The report, titled "In too deep: an investigation into debt and relationships" by relationship charity Relate, found 14 per cent of those with debt say they have kept it secret from a partner and 7 per cent of those with debt are currently hiding it.
Half of those surveyed said feeling ashamed is the most common reason why people hide their money problems, followed by 46 per cent who said they would be scared of their partner's reaction.
A third of those with hidden debts felt their partner had a different approach to money.
Helen Webb from CAP told Premier why she thinks people aren't being open about their finances.
She said: "I think people are struggling to learn how to talk to each other in general.
"It's not just within the relationship, but also outside of them because money is such a sensitive issue."
The report also highlighted how debt can cause conflict, mistrust and relationship breakdowns.
The survey of 4,700 UK adults found that one in six adults find meeting financial commitments a heavy burden.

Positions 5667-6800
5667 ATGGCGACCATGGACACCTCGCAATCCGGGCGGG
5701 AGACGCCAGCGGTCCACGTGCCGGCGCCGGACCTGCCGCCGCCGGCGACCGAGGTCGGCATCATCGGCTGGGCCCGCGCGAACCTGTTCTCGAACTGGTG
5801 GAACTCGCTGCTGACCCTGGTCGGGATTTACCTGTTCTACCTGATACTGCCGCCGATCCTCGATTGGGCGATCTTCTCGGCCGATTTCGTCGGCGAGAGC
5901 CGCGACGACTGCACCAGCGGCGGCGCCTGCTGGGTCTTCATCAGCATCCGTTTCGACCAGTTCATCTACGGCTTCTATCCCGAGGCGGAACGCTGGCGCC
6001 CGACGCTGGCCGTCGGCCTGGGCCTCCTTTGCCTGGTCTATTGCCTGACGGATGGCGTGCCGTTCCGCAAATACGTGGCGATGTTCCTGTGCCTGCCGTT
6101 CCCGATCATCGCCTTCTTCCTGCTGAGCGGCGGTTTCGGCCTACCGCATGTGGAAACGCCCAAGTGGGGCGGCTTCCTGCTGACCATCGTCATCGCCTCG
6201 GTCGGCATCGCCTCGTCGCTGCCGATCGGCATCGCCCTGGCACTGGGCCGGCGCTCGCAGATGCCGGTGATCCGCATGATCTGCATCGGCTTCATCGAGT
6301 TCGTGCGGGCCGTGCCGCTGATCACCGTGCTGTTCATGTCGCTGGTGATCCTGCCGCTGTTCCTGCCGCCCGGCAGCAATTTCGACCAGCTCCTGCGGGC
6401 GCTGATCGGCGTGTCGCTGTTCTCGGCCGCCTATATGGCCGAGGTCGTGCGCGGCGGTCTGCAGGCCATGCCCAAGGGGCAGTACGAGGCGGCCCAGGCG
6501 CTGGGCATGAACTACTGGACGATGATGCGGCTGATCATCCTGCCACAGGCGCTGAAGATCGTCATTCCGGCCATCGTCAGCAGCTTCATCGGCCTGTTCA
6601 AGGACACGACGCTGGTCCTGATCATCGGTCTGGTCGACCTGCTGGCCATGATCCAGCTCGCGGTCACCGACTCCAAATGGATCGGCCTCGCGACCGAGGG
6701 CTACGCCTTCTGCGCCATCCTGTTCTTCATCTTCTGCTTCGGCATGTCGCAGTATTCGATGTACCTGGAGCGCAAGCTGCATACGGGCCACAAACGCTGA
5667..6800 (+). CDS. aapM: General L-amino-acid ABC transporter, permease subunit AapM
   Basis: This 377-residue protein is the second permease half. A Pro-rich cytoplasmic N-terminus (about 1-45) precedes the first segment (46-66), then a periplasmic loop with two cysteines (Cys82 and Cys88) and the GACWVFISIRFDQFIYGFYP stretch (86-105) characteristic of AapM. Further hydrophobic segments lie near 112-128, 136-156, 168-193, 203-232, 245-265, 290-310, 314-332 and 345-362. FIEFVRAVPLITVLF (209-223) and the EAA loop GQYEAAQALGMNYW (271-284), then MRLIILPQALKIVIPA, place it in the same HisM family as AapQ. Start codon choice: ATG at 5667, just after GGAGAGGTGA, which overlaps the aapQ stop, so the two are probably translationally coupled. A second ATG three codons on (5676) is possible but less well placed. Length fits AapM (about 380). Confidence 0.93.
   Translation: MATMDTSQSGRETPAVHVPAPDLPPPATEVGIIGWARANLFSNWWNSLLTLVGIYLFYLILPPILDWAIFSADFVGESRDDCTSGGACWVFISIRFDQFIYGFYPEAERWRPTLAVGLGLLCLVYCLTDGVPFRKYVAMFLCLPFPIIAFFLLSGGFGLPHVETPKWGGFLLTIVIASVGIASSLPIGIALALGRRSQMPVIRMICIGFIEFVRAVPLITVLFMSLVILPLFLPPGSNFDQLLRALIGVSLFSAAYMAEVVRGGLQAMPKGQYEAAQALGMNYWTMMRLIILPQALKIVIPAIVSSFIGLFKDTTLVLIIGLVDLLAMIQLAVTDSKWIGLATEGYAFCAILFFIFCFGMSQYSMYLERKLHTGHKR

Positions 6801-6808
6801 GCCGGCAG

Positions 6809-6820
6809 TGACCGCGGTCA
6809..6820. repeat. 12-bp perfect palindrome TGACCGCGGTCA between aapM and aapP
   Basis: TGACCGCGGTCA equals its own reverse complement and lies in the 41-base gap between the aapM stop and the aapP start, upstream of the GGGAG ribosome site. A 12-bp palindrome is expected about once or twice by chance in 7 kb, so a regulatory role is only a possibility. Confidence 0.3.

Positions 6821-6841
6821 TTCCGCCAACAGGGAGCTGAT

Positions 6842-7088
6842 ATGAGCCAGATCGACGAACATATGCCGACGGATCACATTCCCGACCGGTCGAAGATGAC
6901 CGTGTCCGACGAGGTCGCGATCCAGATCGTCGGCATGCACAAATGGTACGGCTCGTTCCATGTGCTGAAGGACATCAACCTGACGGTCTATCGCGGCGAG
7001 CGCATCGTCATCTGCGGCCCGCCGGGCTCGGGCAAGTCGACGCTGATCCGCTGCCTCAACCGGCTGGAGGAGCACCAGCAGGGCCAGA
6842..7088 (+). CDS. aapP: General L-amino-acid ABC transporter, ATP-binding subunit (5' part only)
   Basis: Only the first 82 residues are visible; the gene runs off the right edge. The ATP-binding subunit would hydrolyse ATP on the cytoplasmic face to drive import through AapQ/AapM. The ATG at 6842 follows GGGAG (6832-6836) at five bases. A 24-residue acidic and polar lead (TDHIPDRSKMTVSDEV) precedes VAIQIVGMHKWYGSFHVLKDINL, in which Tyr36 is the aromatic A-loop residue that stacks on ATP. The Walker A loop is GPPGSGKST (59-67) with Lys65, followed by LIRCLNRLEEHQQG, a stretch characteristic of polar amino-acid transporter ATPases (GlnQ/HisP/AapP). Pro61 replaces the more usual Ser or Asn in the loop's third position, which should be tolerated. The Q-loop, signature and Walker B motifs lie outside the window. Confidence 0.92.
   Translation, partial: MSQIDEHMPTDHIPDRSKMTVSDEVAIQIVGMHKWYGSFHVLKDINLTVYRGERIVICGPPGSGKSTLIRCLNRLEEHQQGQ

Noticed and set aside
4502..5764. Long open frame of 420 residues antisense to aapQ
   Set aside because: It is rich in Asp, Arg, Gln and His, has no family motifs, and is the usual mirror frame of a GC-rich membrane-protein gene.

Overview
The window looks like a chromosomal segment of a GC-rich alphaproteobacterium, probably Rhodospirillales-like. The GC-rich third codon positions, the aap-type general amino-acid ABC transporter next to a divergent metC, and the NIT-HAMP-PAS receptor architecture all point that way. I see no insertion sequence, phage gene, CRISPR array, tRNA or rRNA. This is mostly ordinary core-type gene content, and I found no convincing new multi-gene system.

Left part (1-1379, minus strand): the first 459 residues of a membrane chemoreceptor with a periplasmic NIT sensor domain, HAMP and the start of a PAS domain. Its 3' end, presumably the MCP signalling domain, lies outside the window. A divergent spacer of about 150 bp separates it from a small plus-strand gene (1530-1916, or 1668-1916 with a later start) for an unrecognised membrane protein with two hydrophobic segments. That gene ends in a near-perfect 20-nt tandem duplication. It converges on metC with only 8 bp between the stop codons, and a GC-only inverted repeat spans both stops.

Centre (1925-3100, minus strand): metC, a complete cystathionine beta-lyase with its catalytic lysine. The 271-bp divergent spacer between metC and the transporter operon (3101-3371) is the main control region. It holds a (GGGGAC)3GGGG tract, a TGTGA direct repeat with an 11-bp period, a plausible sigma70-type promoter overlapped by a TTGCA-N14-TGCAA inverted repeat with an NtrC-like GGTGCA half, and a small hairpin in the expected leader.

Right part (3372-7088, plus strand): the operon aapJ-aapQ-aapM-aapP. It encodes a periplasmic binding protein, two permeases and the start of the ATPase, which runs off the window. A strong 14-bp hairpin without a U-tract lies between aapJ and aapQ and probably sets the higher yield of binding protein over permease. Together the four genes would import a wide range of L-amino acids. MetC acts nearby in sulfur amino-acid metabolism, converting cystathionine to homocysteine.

- One in five has experienced the breakdown of a relationship with a partner where debt was either the main reason or a contributing factor.
- Nearly four in 10 said it has had a negative impact on their relationship with their partner.
- A quarter argues about money, debt, and/or other financial issues with their partner at least once a fortnight.
- Nearly one in 10 said they argue with their children once a week or more, which is three times as likely as those not currently in problem debt.
Webb told Premier discussing money needs to be normalised.
She said: "We want to encourage people to start talking about money, for it not to be kind of one of those closet conversations.
"We want people to just really try and find their confidence to start talking to their partner or their friends or their family about it."
The Treasury select committee recently launched an inquiry into household finances.
Listen to Helen Webb speaking with Premier's Marcus Jones here: